The overall thought processes and analytical skills that were developed in my course work at SU are what is most valuable to me now. I am not in a field in which I use my advanced math skills very frequently, but I regularly benefit from the ability to logically think through complex problems. (**Sara Barnes** **’97**)

Software Engineering, Programming Languages (**Matthew Finlay ’00**)

The mathematical modeling course was by far the most helpful for my career. Having to write about and present our work is invaluable experience. It was also one of the few courses that I took which required computer work. I am also very grateful for the interaction with professors and their concern for our education. (**Lee Silverberg** **’95**)

Programming Concepts I and II and Analysis of Algorithms. (**Dave Rosen ’97**)

The most beneficial experience I had was an internship with IBM the summer after my junior year. Most valuable CS class I took was Computer Architecture. (**Ashley Lipscomb** **’99**)

The most relevant courses that I took at SU were those in Differential Equations, Calculus, Linear Algebra and the introductory Computer Science courses that I took. In retrospect, I wish that I would have taken more programming classes. Overall, I think that I was better prepared for the theoretical rigors of Applied Math than most of my fellow students. (**Daniel Reynolds ’98**)

A class on LOGIC. (**Esther Wong ’89**)

Independent study - Cryptography with Dr. Potter was the most valuable as a learning experience. (**Brian Reed** ‘**98**)

I liked them all— they provided a challenge and taught me to think through those challenges. I especially enjoyed algebraic structures, real analysis, complex analysis and combinatorics. (**Winnie Fristoe** ‘**99**)

Independent study, Take-home exams. Courses that offered: 1. Opportunity to appreciate complexity regardless of the specific content. 2.Development of strong conceptual/abstract reasoning skills. (**Siddharth Sinha ’95**)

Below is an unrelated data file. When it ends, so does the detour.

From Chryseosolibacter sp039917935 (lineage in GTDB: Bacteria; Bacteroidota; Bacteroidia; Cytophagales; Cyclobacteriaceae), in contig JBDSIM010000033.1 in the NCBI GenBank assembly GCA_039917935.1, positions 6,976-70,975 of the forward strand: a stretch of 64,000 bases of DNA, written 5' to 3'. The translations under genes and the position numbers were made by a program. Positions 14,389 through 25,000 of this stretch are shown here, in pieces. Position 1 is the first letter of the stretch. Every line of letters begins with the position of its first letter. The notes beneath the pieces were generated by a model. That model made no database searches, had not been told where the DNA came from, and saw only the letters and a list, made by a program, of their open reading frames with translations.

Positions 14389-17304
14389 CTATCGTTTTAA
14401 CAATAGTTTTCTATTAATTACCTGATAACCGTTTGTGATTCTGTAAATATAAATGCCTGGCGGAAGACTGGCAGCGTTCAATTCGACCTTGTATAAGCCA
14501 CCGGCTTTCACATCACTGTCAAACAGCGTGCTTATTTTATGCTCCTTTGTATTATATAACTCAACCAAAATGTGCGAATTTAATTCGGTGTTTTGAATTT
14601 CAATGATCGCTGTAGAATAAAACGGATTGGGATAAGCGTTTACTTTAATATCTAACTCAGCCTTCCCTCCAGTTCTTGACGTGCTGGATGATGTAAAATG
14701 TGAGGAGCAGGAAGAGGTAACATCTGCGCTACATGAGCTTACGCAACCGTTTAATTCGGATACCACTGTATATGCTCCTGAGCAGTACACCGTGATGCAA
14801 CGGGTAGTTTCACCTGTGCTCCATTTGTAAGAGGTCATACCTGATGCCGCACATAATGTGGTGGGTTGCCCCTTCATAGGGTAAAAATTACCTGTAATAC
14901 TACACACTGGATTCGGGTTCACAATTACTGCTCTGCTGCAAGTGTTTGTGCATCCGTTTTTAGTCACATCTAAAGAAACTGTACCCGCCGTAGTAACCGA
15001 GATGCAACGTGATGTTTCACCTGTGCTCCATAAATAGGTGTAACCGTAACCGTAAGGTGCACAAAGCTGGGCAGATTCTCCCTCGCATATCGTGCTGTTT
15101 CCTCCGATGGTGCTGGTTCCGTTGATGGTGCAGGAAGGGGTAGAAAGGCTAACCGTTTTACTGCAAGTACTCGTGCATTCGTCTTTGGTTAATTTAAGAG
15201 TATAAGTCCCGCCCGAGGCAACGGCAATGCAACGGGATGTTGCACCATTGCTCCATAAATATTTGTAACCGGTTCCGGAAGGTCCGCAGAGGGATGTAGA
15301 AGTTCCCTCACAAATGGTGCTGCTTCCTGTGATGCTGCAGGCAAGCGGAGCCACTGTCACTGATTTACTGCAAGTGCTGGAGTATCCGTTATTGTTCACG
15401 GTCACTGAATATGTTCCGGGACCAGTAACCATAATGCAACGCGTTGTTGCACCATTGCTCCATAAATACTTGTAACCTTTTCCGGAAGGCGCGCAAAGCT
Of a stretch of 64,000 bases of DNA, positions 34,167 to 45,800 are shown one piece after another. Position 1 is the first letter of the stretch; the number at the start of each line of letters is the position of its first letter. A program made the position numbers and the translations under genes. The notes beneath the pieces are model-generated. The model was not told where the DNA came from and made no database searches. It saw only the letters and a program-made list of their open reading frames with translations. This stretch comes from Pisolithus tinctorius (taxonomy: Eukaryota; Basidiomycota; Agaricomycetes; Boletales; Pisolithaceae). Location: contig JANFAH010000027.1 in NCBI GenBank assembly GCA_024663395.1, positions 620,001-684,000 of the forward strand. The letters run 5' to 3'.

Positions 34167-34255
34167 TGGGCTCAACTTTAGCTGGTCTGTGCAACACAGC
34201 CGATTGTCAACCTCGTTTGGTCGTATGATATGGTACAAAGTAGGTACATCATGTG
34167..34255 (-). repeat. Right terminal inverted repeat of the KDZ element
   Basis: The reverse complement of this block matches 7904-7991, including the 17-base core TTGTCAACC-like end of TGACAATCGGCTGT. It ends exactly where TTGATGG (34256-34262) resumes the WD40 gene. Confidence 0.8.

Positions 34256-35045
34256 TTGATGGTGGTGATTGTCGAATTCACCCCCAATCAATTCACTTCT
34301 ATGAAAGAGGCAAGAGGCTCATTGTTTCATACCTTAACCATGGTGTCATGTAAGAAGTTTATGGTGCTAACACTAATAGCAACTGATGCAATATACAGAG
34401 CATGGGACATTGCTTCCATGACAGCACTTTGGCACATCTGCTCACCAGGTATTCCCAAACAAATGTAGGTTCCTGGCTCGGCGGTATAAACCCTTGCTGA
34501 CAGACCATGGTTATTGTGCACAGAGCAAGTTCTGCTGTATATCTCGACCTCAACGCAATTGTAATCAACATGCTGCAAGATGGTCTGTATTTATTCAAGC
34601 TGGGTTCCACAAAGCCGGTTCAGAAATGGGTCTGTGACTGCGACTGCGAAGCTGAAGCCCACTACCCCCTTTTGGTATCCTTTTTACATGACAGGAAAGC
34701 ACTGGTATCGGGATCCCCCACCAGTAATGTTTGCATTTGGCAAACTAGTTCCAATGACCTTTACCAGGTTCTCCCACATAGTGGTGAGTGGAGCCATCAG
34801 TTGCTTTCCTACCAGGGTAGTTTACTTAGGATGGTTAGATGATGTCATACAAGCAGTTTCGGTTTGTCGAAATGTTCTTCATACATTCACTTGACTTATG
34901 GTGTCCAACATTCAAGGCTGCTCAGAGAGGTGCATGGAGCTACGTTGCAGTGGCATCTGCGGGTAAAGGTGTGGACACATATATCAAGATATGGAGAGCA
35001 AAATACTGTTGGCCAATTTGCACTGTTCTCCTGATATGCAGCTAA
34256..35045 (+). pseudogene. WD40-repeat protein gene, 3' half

Probability (very relevant to my current course of study), Real Analysis (an excellent introduction to proof). (**Nora Horick ’99**)

Statistics, linear algebra, elementary geometry from an advanced viewpoint (or something close to those titles!) (**Lydia Williams Hewett ’74**)

Programming concepts 1 and 2, and discrete math although it has not been directly applied I learned a mental discipline. (**Brad Jacobson ’86**)

My very favorite class in my entire Southwestern study was Abstract Algebra. That class taught me different ways to think about things I thought I understood. Probably the most useful classes in my working career were the statistics and calculus classes, as well as the Operating Systems course. And I have used concepts from Linear Algebra occasionally. (**Amy Miller Dessert ’85**)

I acquired great problem solving skills while at Southwestern that have been a great help to me. (**Gabriel Farris ’95**)

Since I am a high school math teacher, I use the information that I gained from Calculus I, Calculus II, Statistics, and Probability more than any of the more upper level classes. (**Andy Curtis ’97**)

All of Dr. Potter’s classes. Doing proof after proof in such a small classroom setting in upper level classes in addition to the oral final exams! (**Laura Guarascio Pyle ’93**)

Calculus and Differential Equations were probably the most important classes I took for my field. However, all the classes I took were beneficial to some extent in teaching problem solving. (**Elizabeth Bossart ’93**)

Statistics-I wish I would have taken more in depth classes in this area. (**Shannon Franks ’98**)

For what I am doing, I don’t think any one specific class helped me more than another. But, I do know that, in general, the problem-solving skills that you “hone” as a math major help A LOT in the “real world.” I don’t mind digging into problems, and I am able to work out solutions, and I think that being a math major helped better shape that ability. (**Katherine Engel Nelson ’97**)

General programming and problem solving. (**Rhonda Ballard ’95**)

Statistics (even though it doesn’t qualify for the math major). (**Laura Prothro ’96**)